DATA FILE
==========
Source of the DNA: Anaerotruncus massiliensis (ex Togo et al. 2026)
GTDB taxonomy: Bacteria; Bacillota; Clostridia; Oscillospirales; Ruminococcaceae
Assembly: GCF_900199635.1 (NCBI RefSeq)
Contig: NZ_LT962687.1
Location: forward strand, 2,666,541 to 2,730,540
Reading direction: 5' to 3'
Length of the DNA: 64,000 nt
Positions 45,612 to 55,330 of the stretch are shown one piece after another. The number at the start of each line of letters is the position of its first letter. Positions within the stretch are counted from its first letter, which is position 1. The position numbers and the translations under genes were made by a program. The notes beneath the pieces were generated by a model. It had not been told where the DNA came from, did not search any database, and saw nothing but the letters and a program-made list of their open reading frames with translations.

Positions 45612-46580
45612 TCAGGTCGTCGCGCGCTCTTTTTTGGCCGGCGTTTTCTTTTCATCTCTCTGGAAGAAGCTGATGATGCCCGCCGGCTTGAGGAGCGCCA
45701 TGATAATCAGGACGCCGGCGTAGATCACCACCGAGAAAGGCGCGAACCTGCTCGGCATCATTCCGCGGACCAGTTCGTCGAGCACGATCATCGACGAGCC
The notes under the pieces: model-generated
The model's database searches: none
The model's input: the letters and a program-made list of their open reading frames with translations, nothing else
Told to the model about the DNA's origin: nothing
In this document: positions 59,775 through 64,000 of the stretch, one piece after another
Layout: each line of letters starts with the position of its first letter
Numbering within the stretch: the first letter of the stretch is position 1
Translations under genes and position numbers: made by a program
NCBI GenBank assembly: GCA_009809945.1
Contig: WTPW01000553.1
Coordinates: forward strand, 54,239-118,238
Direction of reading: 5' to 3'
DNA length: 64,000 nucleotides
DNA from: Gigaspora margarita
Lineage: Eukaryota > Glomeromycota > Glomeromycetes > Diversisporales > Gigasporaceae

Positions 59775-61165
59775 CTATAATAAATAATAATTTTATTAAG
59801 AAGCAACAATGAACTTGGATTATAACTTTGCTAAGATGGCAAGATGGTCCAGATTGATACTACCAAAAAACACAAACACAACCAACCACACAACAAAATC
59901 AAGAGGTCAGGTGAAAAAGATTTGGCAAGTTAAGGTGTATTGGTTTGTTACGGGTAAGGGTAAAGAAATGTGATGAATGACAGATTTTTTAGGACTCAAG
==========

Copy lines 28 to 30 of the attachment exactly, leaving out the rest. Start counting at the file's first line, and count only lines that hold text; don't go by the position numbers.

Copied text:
59775 CTATAATAAATAATAATTTTATTAAG
59801 AAGCAACAATGAACTTGGATTATAACTTTGCTAAGATGGCAAGATGGTCCAGATTGATACTACCAAAAAACACAAACACAACCAACCACACAACAAAATC
59901 AAGAGGTCAGGTGAAAAAGATTTGGCAAGTTAAGGTGTATTGGTTTGTTACGGGTAAGGGTAAAGAAATGTGATGAATGACAGATTTTTTAGGACTCAAG